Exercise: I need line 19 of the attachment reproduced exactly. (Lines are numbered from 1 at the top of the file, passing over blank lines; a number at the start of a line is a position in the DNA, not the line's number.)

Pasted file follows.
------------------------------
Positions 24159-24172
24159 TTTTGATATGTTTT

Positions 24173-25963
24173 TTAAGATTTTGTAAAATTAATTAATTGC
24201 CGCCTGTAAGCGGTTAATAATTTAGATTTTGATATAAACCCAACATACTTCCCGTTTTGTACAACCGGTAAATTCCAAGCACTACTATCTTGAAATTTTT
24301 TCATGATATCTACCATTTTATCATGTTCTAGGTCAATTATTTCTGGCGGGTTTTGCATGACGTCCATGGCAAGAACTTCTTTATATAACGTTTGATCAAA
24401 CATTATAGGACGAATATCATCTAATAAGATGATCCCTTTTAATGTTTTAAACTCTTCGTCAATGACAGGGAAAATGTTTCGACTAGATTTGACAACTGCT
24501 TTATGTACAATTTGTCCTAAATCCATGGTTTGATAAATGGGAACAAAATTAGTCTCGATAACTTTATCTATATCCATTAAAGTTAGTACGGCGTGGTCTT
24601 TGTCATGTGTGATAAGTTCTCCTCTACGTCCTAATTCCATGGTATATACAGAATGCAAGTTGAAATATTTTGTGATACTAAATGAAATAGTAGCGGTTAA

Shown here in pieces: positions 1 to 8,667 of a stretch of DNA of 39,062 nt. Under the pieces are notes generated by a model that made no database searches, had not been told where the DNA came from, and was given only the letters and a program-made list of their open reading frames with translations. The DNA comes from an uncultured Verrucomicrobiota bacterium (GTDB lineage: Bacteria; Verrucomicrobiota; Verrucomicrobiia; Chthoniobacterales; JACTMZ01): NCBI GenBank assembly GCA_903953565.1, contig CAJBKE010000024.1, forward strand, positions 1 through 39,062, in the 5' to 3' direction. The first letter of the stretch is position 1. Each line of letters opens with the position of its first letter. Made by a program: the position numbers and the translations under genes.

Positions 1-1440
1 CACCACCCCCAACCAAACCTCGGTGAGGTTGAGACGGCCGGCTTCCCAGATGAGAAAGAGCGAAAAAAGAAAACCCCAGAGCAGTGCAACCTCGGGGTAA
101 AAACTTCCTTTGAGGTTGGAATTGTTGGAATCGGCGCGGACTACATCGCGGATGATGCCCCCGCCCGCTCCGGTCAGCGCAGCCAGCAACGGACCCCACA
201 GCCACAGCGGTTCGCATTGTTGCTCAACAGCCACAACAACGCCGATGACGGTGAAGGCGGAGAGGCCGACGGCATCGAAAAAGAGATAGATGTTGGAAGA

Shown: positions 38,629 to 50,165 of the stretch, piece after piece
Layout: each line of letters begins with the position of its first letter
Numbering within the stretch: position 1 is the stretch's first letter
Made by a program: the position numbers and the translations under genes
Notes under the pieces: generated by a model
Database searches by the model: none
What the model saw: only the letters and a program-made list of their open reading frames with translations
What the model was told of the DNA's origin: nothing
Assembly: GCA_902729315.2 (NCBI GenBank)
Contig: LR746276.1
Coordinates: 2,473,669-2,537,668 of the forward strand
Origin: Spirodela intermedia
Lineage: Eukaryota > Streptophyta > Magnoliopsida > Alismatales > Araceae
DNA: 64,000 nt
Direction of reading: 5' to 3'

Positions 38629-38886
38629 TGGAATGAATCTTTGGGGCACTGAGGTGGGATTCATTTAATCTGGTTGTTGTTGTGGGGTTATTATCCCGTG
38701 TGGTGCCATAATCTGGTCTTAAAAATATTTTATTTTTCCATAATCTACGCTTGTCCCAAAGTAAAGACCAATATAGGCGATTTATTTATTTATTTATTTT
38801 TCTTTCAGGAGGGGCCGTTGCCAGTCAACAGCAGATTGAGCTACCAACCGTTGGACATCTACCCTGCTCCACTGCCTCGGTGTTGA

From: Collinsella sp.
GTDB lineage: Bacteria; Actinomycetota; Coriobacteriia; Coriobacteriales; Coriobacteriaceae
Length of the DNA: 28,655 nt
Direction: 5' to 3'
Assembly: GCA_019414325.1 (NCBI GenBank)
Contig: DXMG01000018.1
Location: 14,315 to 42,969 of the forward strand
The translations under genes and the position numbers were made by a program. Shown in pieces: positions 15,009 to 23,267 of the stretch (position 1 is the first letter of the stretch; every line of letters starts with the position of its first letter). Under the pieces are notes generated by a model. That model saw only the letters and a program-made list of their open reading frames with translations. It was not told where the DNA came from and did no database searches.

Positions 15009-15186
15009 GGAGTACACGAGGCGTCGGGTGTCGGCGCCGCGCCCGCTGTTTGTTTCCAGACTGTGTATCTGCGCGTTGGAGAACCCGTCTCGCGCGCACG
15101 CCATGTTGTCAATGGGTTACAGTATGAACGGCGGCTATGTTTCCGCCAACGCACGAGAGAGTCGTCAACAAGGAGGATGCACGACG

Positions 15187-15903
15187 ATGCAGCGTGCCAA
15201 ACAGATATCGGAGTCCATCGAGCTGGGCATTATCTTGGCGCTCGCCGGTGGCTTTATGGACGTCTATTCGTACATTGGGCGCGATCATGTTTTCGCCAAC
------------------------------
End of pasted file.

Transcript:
Notes under the pieces: generated by a model